In 2010, the IRS offered taxpayers the choice of using their refund to purchase U.S. Series I Savings Bonds. Taxpayers fill out Part II of IRS form 8888 and include the form when they file their return. The IRS limits savings bonds purchases to a maximum of $5,000 in increments of $50.

One advantage of the U.S. Series I Savings Bonds is that the return is composed of a fixed rate plus an inflation rate added to the bonds every six months based on the Consumer Price Index for all Urban Consumers. Unfortunately, even with this added return, these rates are extremely low, with the most recent six month combined return at only 0.37%.

Taxpayers purchased $11 million in savings bonds last year as part of this program, and the IRS is hoping to increase participation by allowing filers to buy bonds for up to two additional people, or put a co-owner or beneficiary on the bonds. (For more related information, see Taxation Rules For Bond Investors.)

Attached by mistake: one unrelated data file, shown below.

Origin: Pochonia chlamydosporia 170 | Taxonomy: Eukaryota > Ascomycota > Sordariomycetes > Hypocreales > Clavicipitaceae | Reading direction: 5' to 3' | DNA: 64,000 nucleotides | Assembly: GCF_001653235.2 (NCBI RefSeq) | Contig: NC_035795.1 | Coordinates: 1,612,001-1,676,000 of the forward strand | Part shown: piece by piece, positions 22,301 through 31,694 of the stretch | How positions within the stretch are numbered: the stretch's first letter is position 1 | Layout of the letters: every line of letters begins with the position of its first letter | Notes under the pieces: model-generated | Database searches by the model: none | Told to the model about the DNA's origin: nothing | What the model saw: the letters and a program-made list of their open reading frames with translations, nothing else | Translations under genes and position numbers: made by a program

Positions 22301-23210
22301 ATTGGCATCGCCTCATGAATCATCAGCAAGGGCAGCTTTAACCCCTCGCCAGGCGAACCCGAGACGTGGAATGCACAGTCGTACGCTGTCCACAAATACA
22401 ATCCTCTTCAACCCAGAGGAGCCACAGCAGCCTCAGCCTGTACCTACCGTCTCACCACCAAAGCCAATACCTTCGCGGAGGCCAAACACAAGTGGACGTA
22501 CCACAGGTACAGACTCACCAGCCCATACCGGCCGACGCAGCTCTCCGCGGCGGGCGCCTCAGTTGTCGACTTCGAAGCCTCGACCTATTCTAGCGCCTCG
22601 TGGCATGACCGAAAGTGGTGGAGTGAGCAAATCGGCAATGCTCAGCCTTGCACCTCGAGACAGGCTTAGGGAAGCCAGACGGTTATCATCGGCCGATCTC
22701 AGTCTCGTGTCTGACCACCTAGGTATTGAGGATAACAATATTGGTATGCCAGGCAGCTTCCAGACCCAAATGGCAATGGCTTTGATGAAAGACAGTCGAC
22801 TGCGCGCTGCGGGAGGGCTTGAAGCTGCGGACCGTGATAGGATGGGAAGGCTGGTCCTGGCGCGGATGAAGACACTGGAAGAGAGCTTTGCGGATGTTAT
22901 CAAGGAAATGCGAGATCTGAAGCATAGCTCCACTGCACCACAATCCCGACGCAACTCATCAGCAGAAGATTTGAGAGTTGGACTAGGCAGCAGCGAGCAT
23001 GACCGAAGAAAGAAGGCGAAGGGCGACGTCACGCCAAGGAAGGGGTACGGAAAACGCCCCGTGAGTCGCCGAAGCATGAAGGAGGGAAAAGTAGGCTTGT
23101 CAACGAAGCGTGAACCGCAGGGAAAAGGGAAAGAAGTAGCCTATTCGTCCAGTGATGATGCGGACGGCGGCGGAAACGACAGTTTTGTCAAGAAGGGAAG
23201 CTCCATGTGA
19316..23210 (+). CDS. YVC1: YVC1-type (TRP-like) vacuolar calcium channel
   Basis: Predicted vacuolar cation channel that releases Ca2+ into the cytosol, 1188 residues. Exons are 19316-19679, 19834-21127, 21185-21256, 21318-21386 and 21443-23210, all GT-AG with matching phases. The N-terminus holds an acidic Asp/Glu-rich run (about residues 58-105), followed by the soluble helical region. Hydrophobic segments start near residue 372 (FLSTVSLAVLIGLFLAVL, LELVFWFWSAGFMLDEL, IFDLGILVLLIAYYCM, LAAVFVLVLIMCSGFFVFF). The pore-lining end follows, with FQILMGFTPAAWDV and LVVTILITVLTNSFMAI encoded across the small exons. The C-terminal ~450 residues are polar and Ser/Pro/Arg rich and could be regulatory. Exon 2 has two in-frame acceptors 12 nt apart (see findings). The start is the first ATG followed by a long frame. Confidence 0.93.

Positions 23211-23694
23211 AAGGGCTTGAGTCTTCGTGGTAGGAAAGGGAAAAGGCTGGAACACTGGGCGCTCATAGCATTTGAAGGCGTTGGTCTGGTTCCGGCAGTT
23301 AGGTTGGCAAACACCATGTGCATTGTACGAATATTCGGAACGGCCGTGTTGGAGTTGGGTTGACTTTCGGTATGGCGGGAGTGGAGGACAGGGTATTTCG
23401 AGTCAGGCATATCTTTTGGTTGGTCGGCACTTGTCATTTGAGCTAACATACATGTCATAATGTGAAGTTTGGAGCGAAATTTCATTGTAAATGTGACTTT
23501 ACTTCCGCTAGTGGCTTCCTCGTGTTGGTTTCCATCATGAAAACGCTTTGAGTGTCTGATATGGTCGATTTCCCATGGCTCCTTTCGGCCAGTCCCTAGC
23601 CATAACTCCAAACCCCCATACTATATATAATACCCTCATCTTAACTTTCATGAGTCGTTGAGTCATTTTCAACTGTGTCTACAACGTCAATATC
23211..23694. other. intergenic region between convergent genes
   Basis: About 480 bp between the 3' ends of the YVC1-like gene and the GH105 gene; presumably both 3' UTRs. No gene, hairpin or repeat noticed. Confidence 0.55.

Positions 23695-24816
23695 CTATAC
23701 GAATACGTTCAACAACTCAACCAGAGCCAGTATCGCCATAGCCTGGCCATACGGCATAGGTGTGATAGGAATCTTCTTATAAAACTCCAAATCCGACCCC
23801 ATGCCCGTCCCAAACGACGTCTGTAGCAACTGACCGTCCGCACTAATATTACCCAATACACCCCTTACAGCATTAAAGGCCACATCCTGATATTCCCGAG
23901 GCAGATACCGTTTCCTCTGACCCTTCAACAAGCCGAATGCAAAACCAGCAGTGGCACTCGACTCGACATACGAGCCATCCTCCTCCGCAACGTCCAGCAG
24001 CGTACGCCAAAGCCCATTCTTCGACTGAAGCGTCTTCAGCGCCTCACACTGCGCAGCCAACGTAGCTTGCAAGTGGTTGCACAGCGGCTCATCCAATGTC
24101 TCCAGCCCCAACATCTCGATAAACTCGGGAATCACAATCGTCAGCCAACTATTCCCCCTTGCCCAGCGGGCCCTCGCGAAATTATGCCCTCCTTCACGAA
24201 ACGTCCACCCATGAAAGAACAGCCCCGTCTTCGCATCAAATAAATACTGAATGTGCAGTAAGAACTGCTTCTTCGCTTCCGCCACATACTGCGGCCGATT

IN PICTURES: Top 10 Solutions For A Big Tax Bill

Direct Deposits
Direct deposits are the most popular method of receiving a tax refund from the IRS. In the 2010 tax filing season, the IRS paid out $238 billion in 74.6 million refunds via direct deposits. Direct deposits have the advantage of being the quickest way to receive a refund, and the IRS even offers the option in some cases of splitting this direct deposit between different accounts. Taxpayers can select up to three accounts to receive the refund on Form 8888 and even have the option of making a contribution to an IRA account via a direct deposit.

Prepaid Cards